Q: When I was 16, I tore the medial meniscus in my right knee and had it surgically removed. I've had knee problems ever since. Now my 17-year-old son has done the same thing. Will he be doomed to arthritis like his old man?
A: Not necessarily though all the data from long-term studies isn't in yet. What we do know is that meniscal repair (rather than removal) is done whenever possible. The important role of the meniscus in sharing the joint load and as a shock absorber and knee stabilizer has been well-documented.
Having some understanding of the healing rates and long-term results of surgery for this age group has helped surgeons advise and counsel young patients. The location, type, and extent of meniscal injury is important even for younger athletes.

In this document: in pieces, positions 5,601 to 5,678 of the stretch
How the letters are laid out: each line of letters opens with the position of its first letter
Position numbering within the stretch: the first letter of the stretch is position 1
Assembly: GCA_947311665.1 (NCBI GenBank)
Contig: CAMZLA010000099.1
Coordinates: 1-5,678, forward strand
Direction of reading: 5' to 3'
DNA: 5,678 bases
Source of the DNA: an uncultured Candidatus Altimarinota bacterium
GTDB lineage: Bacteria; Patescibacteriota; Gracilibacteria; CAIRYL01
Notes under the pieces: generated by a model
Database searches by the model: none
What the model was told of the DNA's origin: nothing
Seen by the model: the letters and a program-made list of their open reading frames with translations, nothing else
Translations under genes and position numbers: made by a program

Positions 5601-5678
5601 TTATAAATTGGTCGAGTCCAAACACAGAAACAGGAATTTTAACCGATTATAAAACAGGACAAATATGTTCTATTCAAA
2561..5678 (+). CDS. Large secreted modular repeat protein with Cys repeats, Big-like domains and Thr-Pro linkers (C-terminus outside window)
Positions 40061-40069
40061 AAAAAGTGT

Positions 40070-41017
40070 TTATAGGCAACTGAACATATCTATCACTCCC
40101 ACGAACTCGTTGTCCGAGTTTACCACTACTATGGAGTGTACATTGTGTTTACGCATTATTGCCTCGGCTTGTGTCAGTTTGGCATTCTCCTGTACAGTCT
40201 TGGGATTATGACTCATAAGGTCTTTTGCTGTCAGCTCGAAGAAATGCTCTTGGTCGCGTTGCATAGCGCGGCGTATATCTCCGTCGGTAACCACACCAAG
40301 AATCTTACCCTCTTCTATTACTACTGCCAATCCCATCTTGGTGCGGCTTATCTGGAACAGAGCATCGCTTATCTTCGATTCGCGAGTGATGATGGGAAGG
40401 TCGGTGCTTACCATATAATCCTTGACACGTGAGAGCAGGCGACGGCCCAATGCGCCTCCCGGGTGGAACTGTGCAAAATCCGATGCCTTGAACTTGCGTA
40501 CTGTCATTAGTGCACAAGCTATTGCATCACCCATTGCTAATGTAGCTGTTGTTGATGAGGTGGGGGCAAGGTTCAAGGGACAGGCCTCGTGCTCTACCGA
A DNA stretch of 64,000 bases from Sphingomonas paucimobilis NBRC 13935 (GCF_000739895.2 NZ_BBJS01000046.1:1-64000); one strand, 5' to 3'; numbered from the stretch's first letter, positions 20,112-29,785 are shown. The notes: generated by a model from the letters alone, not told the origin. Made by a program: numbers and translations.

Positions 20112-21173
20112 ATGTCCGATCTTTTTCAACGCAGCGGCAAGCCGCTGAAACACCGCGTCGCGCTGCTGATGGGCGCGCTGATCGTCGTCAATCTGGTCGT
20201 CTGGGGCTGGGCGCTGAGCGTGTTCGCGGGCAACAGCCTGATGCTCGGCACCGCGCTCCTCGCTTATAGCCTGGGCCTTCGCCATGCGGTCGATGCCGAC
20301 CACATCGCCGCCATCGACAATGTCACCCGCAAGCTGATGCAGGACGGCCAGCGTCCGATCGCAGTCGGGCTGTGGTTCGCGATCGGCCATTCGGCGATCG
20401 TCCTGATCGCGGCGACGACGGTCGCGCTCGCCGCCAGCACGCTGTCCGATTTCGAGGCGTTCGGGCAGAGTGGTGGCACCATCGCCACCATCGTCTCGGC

To their advantage is the fact that the quality of the cartilage before injury is usually very good and they have more of a blood supply to that area than adults typically do. Both of those factors aid in a faster recovery during the healing process.
Meniscal tears in teens is on the rise with more and more sports participation. Even so, long-term data (10 to 20 years after injury and treatment) are not available yet. Short-term results are very favorable after arthroscopic repair. Eighty (80) per cent are symptom-free with no signs of joint degeneration seen on X-rays.
Most athletes return to their preinjury level of play within six months' time. Continuation of sports participation may be an additional factor in the final results (i.e., what happens to the knee over time) but future studies are needed to follow this more closely before we will know for sure.
Reference: Kelly L. Vanderhave, MD, et al. Meniscus Tears in the Young Athlete: Results of Arthroscopic Repair. In Journal of Pediatric Orthopaedics. July/August 2011. Vol. 31. No. 5. Pp. 496-500.